The late 19th century brought the final push to extend out the transcontinental line. The arrival of the 20th century, the Canadian Pacific Railway was the only line that extended across Canada, at least from Vancouver to Montreal. In Ontario, Grand Trunk managed to secure itself as the big player in the province by absorbing all the competition but could not do that with Canadian Pacific finding itself against a competitor that it simply could not buy out. This was the golden age of rail travel when mighty steam locomotives travelled across the country; rail networks connected people and places, mail and cargo were easily moved. Trains opened up northern Ontario and made the Silver Rush at Cobalt and later the Gold Rush in Timmins possible. But the change would be coming sooner than anyone would think.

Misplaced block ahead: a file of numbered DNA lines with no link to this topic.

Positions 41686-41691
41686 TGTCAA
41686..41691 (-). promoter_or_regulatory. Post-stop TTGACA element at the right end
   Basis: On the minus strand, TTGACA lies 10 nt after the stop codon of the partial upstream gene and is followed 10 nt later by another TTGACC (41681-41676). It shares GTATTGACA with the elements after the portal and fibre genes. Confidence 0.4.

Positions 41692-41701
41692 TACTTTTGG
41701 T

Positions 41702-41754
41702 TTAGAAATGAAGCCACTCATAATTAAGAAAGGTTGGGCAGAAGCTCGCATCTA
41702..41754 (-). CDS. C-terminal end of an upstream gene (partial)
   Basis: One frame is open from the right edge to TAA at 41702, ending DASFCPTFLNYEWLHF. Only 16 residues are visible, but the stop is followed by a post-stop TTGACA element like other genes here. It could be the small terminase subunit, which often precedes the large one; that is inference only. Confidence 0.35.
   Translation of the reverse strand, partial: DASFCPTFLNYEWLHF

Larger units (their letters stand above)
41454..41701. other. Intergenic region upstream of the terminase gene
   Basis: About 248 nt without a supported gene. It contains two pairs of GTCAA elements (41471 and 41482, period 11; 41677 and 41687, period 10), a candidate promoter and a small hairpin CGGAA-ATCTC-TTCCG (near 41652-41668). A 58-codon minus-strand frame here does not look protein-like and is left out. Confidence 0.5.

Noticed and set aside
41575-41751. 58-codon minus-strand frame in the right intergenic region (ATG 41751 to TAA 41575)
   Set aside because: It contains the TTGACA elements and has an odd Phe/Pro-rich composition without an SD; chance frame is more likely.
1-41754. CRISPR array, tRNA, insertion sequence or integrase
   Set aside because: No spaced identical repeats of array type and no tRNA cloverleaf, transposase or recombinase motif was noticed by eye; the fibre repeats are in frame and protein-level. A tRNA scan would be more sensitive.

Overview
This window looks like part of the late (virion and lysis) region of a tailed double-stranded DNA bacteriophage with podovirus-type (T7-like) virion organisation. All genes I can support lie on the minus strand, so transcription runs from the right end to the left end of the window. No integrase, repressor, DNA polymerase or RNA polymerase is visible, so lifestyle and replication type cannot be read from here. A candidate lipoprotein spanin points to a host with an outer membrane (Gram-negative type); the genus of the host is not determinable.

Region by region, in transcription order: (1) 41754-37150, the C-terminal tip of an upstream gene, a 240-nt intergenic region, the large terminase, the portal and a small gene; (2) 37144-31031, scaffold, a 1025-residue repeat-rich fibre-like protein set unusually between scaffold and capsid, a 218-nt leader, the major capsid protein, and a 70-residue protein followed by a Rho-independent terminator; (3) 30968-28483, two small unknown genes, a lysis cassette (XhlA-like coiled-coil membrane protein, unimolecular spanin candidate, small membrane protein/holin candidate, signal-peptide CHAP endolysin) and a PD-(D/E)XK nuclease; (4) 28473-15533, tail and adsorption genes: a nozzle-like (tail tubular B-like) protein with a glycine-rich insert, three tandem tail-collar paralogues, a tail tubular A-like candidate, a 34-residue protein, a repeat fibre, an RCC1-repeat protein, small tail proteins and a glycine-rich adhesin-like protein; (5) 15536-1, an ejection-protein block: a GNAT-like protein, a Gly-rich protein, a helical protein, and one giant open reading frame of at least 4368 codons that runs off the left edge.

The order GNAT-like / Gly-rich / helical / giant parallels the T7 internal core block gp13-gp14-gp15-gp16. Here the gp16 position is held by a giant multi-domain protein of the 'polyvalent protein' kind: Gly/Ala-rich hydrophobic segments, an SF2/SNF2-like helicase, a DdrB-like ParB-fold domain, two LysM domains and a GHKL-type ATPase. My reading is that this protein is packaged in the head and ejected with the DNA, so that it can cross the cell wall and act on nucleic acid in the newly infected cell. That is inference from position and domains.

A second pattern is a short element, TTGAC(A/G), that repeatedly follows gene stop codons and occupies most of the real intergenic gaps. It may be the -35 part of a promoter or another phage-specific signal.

By the start of the new century, Grand Trunk, captained by Charles M. Hayes, had finally started to turn a profit. Under Hayes, the rail operator began a large scale modernization effort. Older stations were replaced with new ones, plans were made to update the extensive maintenance facilities, and more importantly, new faster locomotives to run longer, heavier trains further. Similar projects were undertaken by Canadian Pacific, but unlike Grand Trunk, their station modernization, especially at further afield, a more uniform approach to station design was taken. To construct an alternative transcontinental line, Canadian Northern Railway reached further west, and their line from Manitoba reached Port Arthur (modern-day Thunder Bay) in 1901. Seeing the advantage of a second transcontinental line, the federal government decided to approach Canadian Northern and Grand Trunk to work together to complete such an effort, with heavy funding from the government. While Grand Trunk was not opposed to such a project, they had no desire to work with another company. Instead, they extended an offer to Canadian Northern to outright buy their network. Canadian Northern’s shareholders turned down the offer. In response, Grand Trunk chartered Grand Trunk Pacific, and the federal government now funded both Canadian Northern and Grand Trunk Pacific. By 1904, Michigan Central’s hold over Canadian Southern would see a 99-year extension, making a rail tunnel under the Detroit River between Detroit and Windsor a wise idea. The Great Toronto Fire of the same year destroyed a great deal of the city’s downtown, but the one building that escaped the fire was the eye-sore Union Station, but it did open up a large amount of property next door. Grand Trunk and Canadian Pacific struck a deal to construct a third union station next to the second, forming the Toronto Terminal Railways, each operator holding 50% of the shares. The trouble was that neither could agree on the design and layout and faced difficulties from the city on track routing. Grand Trunk also began working on a new Union Station in Ottawa, Headquarters in Montreal, plus opening a vast expansion to their Stratford Motive Power shops. Work on the Grand Trunk Pacific line began in 1907 while Canadian Pacific improved their route through the Rockies. Much of the work involving blasting new spiral tunnels to replace former steep grades. Both Canadian Northern and Grand Trunk Pacific moved fast to complete their lines, but to the surprise of Canadian Northern, Grand Trunk moved far quicker than they expected, sinking both companies deep into debt. The Michigan Central tunnel opened to train traffic in 1910, allowing a far easier way to move goods across the river than even a bridge or rail ferry. The Kingston & Pembroke Railway ended up in the pocket of Canadian Pacific. The reason is that easy access to the Canadian Locomotive Company produced many locomotives for Canadian Pacific. In 1912 the sinking of the RMS Titanic and the mass loss of life took the world by surprise. Among the lost, Charles Hayes travelled back to Canada to look at the new financial crisis brewing within Grand Trunk. Despite these cost overruns and falling deeper into debt, the Grand Trunk Pacific line hit the west coast in 1914.